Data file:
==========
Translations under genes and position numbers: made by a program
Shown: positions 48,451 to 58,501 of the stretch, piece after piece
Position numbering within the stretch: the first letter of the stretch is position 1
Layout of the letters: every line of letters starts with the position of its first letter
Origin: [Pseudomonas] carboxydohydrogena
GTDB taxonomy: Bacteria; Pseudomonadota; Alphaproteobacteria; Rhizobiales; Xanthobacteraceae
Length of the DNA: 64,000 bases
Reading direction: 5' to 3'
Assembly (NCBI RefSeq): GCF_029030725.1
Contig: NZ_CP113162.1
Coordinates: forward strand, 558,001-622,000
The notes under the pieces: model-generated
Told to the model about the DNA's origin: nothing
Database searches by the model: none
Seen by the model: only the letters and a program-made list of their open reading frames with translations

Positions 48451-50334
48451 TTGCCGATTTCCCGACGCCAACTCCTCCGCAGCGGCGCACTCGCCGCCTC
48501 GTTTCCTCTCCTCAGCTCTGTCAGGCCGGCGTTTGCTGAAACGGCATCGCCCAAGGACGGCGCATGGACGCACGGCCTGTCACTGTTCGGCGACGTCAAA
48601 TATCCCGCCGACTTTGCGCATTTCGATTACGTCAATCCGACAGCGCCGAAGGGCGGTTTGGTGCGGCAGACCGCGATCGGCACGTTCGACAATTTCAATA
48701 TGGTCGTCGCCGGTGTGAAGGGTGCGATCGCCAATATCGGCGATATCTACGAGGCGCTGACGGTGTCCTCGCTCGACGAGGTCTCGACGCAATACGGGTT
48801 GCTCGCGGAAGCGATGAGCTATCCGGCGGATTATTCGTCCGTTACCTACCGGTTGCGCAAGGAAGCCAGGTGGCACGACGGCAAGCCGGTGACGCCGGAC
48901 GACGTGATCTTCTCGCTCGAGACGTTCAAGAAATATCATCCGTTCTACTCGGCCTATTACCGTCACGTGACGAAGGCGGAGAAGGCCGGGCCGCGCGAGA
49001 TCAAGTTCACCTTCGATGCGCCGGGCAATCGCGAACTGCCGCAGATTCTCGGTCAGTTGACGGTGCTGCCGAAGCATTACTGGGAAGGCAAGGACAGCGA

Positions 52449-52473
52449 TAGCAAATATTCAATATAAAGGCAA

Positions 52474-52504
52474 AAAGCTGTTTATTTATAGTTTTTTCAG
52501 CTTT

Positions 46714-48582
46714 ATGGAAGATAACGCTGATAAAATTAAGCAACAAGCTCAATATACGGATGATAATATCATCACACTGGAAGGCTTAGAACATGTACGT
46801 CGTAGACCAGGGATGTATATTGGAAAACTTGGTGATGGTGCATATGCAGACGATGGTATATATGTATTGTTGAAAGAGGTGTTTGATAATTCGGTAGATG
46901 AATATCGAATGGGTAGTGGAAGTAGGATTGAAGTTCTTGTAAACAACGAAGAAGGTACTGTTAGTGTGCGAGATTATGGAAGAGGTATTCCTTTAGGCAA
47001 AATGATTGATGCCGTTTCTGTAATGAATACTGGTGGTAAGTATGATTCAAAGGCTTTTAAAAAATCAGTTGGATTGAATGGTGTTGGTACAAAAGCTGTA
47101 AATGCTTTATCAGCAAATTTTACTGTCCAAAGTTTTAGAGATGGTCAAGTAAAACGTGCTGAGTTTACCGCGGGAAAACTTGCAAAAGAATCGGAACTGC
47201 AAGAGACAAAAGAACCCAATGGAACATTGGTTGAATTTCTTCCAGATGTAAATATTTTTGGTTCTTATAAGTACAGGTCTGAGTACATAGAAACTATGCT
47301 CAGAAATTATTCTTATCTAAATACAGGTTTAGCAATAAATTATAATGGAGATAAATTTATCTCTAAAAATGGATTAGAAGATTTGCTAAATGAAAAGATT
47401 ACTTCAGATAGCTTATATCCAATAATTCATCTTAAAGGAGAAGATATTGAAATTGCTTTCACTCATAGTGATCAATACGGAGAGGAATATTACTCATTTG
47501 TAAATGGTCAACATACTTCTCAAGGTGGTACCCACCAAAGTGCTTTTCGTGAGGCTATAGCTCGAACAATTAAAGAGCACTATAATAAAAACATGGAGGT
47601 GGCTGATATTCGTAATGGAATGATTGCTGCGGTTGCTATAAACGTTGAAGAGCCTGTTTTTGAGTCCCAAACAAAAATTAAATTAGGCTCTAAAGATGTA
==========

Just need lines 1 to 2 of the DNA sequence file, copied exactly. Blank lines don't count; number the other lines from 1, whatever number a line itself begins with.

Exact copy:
Translations under genes and position numbers: made by a program
Shown: positions 48,451 to 58,501 of the stretch, piece after piece